The study makes an unexpected conclusion: people with a large number of brothers and sisters, aunts, uncles and children, apparently, have a lower risk of serious diseases.
According to a new evolutionary study, countries with a culture of large families have lower rates of cancer.
Research conducted by the professors of evolutionary medicine, in Switzerland and Australia, based on data on the number of families and incidence data of the United Nations.
The researchers say that there are many factors in the incidence of cancer, but they believe that a key element may be that the emotional environment of large families creates a deep impact on reducing the risk of disease.
“From the point of view of evolution, cancer is a very interesting disease, because it grows with the spread of mankind,” – said in an interview with DailyMail Professor at the Institute of evolutionary medicine University of Zurich Professor Frank Rule.
Collaborating with researchers from the University of Adelaide, his team collected data from UN agencies in the rate of cancer in 178 countries, types of cancer, fertility rates, family size, life expectancy, wealth and index of biological condition (which evaluates how they can reproduce).
They brought the average family size, estimating how many children a woman in this region will have in your life. These figures were placed in a graph of the speed of cancer – and gave a clear line, regardless of income, age, or urbanization. Communities where women had more children, had lower cancer rates. The large size of the family was particularly associated with a lower risk of developing cancer of brain, bladder, lung, stomach, breast, ovarian, colorectal, cervical and melanoma.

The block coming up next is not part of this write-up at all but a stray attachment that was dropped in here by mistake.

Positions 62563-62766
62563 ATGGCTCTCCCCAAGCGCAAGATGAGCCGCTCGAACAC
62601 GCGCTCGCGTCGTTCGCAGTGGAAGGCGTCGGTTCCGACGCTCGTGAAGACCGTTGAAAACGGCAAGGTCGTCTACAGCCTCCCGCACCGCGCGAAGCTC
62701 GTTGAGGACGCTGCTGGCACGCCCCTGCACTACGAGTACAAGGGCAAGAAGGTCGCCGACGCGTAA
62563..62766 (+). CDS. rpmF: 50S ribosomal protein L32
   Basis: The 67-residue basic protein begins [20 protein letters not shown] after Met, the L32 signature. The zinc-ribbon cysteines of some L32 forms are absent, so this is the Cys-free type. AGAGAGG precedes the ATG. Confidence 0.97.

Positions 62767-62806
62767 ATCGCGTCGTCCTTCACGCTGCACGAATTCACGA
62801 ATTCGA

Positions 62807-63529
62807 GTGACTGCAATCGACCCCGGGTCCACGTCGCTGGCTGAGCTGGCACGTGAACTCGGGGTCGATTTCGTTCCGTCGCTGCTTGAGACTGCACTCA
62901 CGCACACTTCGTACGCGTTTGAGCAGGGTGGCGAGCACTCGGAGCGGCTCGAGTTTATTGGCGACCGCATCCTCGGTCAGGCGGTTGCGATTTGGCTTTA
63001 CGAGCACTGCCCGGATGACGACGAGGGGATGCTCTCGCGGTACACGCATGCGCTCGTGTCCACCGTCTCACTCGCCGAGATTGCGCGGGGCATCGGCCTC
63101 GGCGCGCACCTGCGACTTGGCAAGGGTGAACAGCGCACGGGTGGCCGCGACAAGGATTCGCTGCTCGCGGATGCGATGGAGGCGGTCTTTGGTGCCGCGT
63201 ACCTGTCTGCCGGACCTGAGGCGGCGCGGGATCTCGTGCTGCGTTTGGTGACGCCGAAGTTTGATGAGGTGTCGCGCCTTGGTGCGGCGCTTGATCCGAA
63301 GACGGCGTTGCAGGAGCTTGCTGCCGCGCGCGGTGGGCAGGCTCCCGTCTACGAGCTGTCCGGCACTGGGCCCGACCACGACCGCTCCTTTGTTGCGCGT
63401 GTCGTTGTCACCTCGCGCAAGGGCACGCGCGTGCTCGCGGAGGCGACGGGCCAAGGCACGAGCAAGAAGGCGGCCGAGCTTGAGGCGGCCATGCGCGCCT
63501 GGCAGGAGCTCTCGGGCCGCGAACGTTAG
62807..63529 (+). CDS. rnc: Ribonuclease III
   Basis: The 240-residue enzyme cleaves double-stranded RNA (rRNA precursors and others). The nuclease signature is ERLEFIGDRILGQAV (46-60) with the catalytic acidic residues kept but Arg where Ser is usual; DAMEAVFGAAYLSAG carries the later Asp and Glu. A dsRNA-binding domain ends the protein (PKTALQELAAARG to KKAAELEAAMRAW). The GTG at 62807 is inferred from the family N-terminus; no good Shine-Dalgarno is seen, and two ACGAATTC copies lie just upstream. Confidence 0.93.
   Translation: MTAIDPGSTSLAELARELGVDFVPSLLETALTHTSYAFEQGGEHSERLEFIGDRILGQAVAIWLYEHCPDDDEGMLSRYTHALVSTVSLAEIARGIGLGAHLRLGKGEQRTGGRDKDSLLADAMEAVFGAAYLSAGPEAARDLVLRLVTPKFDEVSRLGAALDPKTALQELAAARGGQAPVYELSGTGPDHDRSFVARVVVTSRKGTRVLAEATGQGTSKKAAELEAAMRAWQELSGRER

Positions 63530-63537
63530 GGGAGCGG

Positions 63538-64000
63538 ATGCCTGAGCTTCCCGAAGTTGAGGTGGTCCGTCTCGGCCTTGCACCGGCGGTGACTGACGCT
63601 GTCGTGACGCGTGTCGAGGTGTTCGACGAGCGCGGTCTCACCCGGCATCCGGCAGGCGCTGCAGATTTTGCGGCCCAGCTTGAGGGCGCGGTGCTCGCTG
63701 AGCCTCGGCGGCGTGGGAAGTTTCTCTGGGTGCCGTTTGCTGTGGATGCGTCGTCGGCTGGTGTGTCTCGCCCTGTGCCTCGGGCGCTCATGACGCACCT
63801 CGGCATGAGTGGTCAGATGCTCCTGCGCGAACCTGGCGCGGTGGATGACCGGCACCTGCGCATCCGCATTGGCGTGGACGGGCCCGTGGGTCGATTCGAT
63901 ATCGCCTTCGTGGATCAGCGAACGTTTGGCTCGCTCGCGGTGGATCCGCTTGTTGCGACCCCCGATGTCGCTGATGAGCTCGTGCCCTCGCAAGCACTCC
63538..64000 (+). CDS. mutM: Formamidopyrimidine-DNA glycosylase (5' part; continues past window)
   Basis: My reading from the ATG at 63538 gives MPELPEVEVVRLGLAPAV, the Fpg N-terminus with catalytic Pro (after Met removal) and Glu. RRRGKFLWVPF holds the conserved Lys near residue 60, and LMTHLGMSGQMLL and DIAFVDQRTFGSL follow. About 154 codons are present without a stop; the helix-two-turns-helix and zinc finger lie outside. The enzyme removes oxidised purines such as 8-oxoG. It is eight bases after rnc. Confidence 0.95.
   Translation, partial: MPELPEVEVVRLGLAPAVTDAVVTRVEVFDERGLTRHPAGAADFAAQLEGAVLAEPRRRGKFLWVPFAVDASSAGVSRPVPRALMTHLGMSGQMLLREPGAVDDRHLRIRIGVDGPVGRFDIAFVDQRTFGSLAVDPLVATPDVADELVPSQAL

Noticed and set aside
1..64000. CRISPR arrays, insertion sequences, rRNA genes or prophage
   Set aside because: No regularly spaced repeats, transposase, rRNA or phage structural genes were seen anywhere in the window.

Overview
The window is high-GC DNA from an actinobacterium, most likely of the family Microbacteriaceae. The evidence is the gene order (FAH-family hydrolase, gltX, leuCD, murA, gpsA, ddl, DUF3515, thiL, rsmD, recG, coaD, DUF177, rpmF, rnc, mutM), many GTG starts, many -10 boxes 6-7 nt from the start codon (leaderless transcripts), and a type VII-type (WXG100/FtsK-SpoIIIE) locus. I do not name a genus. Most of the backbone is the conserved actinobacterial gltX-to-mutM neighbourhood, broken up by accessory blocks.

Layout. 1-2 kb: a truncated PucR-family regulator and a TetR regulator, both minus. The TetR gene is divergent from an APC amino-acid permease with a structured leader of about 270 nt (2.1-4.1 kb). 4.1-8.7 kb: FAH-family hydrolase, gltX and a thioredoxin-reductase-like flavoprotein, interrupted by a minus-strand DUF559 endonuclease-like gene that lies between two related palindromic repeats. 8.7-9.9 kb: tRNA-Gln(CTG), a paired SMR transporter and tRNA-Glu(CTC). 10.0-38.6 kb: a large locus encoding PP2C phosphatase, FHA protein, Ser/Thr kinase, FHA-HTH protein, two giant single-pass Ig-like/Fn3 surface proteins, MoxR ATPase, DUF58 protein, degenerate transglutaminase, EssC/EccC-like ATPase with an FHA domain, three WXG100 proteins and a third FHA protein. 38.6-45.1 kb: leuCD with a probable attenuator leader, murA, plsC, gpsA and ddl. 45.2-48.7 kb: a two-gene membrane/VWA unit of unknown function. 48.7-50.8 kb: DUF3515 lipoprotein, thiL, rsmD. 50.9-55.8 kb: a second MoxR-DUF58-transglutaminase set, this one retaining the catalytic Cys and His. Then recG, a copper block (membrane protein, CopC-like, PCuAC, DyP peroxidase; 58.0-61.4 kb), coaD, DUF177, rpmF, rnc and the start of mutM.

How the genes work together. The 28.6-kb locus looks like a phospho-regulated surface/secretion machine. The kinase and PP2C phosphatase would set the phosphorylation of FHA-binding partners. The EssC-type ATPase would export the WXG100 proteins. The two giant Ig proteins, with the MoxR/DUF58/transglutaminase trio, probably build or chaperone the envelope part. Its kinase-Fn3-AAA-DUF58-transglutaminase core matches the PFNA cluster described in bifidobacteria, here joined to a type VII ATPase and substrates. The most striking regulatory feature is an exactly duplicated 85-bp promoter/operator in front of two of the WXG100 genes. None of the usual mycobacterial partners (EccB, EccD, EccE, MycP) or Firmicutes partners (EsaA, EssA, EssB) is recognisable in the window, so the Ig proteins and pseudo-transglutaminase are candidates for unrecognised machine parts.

For women, these data are not surprising. While a multiple pregnancy increases the risk of developing breast cancer, it reduces the risk of many other cancers.
Intriguingly, however, the study showed that men are more likely to benefit from the fact that living in a big family, when it came to cancer. This is due to the fact that Dr. Ryle calls the emotional aspect of the family: it seems that there is something protective against a simple fact of life in the community.
“Social interaction affects our well-being,” said Dr. Ryle, “It’s definitely a major factor for several reasons: behavioral, because we act differently; we eat differently; we have different sexual behaviour; we have different interactions with other people.”
The study fits the research the growing factor of loneliness and its consequences.
Increasingly, studies show that human relationships can have a profound physical and emotional impact on people. It has been shown that poor mental health affects blood pressure, increasing the risk of serious diseases. This is a problem that is amplified in the age of social media, with a high rate of anxiety among teenagers, replacing actual human contact with the Internet.